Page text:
Stephanie Denning is an ESRC-funded Human Geography PhD student at the University of Bristol, whose study explores how and why people volunteer in social action/charity work, and how that is inspired by a faith ethos. As part of her research she is running a ‘Lunch Kitchen‘ to respond to school children’s ‘holiday hunger’ – when free school meals are not available in the school holidays some children or their parents will not have enough (nutritional) food. Read more about her theoretical and participatory research project below…
A PhD on faith-based social action? How volunteers are responding to the lack of free school meals in the holidays
I co-ordinate one Lunch Kitchen at a church within an area which is in the top 10 per cent of deprived places in the UK. Children from the local area come for play time and a free hot and healthy meal in the school holidays.
There is no religious requirement for children or volunteers, and no religious content at the club because it is important the project is open to all.
I rely upon volunteers to be able to run the project and to date have had almost 50 volunteers involved. Some cook the food and others run the play time for the children with craft, sports and cooking activities. Without this team of volunteers the club could not happen.
Helen Lambert, the ESRC AMR Research Champion, is a social anthropologist at the University of Bristol School of Social and Community Medicine, who has done a vast range of health-related qualitative research.
Her research interests include the application of anthropology to public health research and evaluation; lay perceptions of illness and health-seeking practices in India and the UK; indigenous therapeutic traditions in South Asia; HIV and sexual health; people’s understandings of suicide; lay perceptions of risk; and notions of evidence in medicine, epidemiology and anthropology.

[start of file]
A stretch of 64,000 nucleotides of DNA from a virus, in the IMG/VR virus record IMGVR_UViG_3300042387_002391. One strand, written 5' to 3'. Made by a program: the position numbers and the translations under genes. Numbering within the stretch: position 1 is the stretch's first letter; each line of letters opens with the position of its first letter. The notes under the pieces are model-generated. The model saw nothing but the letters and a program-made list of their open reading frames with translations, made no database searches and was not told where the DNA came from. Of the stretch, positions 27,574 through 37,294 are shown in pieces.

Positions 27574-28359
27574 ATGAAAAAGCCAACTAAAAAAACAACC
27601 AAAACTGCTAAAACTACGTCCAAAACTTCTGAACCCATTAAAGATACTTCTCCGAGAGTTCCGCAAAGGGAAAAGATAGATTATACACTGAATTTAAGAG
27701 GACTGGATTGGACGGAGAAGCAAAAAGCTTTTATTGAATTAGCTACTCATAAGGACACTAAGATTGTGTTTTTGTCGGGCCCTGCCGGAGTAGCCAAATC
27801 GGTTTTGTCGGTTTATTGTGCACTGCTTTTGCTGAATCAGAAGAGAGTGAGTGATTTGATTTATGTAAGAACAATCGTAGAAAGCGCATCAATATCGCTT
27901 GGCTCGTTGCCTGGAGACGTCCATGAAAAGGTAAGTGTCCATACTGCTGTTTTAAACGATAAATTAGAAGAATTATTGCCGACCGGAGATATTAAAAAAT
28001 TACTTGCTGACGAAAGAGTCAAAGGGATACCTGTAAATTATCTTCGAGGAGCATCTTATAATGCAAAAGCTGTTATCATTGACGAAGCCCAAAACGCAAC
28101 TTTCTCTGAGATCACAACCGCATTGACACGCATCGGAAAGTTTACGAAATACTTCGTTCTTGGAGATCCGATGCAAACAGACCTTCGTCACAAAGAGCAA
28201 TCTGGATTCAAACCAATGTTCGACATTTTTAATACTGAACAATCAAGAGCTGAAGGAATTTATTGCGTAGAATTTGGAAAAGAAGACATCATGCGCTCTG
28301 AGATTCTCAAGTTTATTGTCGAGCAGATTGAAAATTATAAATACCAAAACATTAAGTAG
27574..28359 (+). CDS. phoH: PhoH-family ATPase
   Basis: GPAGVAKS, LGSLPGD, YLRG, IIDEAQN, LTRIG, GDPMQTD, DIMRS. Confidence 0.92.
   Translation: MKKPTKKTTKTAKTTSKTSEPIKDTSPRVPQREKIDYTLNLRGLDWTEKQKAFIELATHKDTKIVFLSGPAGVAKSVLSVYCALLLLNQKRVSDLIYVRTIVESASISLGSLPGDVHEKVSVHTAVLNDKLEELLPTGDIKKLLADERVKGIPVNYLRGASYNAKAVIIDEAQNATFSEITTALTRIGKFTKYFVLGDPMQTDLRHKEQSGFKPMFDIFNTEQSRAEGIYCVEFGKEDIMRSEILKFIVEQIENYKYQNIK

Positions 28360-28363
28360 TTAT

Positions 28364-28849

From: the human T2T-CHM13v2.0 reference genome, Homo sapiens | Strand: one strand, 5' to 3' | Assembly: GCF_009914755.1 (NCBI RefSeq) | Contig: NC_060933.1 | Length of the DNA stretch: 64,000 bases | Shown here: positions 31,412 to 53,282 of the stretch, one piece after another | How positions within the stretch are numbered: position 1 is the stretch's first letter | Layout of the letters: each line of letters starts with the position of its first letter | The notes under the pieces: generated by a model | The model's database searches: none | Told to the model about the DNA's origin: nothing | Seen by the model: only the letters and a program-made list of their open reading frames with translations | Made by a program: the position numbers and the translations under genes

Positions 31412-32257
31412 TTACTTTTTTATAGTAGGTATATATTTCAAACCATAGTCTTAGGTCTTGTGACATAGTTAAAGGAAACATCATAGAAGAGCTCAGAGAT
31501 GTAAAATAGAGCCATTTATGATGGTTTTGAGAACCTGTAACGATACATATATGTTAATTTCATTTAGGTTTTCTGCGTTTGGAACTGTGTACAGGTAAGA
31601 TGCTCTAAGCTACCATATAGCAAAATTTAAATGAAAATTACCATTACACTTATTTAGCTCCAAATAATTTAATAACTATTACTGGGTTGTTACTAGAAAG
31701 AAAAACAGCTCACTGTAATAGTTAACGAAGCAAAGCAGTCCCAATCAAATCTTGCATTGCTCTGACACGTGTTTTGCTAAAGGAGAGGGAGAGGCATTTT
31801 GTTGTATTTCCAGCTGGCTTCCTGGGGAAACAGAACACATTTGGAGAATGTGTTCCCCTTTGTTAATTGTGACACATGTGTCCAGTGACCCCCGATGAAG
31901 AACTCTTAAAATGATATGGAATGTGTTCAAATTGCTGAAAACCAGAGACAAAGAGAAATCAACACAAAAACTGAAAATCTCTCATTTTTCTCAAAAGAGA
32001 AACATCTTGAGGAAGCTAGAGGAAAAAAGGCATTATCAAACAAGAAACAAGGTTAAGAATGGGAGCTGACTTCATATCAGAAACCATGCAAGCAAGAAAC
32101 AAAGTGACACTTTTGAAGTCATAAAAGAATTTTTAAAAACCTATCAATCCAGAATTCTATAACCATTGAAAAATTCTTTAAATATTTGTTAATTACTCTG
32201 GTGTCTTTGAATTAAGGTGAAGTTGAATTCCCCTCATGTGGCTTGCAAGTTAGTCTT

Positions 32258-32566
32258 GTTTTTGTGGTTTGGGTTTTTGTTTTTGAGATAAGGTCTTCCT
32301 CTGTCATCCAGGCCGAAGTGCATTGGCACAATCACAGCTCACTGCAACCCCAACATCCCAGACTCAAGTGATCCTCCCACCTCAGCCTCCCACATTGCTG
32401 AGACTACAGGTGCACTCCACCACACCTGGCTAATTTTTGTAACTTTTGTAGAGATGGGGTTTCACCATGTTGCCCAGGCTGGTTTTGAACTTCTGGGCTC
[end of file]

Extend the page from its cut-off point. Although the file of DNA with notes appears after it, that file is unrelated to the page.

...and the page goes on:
Here – marking European Antibiotics Awareness Day – Helen looks at the role social scientists can play in addressing the challenge of drug-resistant infections:
The global health problem of drug-resistant infections has been identified as a key issue for the UK, and the threat posed has been likened to terrorism or global warming. To date, many of the proposed solutions have focused on new technologies, such as the £10 million Longitude prize to develop a new diagnostic test for bacterial infections. Yet the phenomenon of antimicrobial resistance is largely a consequence of human action, and both its drivers and its consequences are socially patterned.
Dr Devyani Prabhat is a lecturer in Law at the University of Bristol Law School, as well as a lawyer with legal practice experience from New Delhi and New York. She is currently leading a three-year ESRC research project on British citizenship and the practice of nationality laws.
Why did you pursue an academic career?
I practiced as a lawyer in the Supreme Court of India, New Delhi and, later, in New York City. In both places I represented clients who were from disadvantaged backgrounds. I was not satisfied to only examine their individual legal cases, but wanted to know about the systemic reasons why they required representation from me. This inspired me to undertake a PhD at New York University with a focus on the Sociology of Law. Continue reading
Simon Burgess is a Professor of Economics in the Department of Economics, University of Bristol. He was the Director of the ESRC Centre for Market and Public Organisation (CMPO) 2004 – 2015, and the Director of the Centre for Understanding Behaviour Change (CUBeC) 2010 – 2014.
Why did you pursue an academic career?
It’s hard to say now, at this considerable distance. I really enjoyed economics, and enjoyed using that to understand data, and I really enjoyed doing the research I wanted to. An academic career seemed the best chance of keeping on doing that. Plus obviously the attractions of not having to wear a suit, not (really) having a boss, and not always having to go into the office! Continue reading